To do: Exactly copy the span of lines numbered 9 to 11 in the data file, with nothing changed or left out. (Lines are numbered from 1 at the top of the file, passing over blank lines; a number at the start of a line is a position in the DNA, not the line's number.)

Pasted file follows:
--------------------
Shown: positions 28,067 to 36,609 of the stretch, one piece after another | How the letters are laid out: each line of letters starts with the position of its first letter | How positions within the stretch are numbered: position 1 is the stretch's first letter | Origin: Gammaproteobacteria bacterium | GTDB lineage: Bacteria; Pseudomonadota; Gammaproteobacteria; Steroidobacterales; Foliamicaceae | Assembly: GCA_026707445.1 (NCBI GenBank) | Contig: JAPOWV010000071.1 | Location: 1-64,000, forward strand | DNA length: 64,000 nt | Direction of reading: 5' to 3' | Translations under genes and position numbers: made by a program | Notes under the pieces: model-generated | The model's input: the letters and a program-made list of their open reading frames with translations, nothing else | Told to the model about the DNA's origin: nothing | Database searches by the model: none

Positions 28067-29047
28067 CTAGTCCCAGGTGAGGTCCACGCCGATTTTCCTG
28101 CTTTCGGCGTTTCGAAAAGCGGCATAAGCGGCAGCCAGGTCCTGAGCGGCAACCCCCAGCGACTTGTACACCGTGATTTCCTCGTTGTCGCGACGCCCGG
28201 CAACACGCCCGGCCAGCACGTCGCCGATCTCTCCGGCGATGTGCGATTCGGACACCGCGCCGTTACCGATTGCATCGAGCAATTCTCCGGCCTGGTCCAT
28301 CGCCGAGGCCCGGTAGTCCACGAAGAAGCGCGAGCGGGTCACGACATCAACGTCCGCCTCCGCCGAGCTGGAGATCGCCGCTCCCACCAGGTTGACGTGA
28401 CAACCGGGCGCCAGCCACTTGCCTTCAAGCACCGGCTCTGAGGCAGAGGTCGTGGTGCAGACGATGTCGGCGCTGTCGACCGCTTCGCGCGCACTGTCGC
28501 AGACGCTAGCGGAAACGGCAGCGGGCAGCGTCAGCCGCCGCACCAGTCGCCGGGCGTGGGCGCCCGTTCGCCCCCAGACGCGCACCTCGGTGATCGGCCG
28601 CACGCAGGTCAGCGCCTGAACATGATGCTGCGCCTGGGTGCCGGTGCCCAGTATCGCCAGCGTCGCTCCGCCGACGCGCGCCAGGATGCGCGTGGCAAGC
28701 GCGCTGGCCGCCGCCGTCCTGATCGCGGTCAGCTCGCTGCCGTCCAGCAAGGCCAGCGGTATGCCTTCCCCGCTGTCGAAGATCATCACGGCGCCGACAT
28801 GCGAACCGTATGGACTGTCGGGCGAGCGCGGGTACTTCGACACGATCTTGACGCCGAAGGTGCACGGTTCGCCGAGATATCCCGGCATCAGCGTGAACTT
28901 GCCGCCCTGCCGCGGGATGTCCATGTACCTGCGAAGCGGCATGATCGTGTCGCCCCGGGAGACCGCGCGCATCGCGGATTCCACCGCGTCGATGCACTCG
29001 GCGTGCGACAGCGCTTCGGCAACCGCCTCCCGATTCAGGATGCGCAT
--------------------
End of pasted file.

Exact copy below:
28601 CACGCAGGTCAGCGCCTGAACATGATGCTGCGCCTGGGTGCCGGTGCCCAGTATCGCCAGCGTCGCTCCGCCGACGCGCGCCAGGATGCGCGTGGCAAGC
28701 GCGCTGGCCGCCGCCGTCCTGATCGCGGTCAGCTCGCTGCCGTCCAGCAAGGCCAGCGGTATGCCTTCCCCGCTGTCGAAGATCATCACGGCGCCGACAT
28801 GCGAACCGTATGGACTGTCGGGCGAGCGCGGGTACTTCGACACGATCTTGACGCCGAAGGTGCACGGTTCGCCGAGATATCCCGGCATCAGCGTGAACTT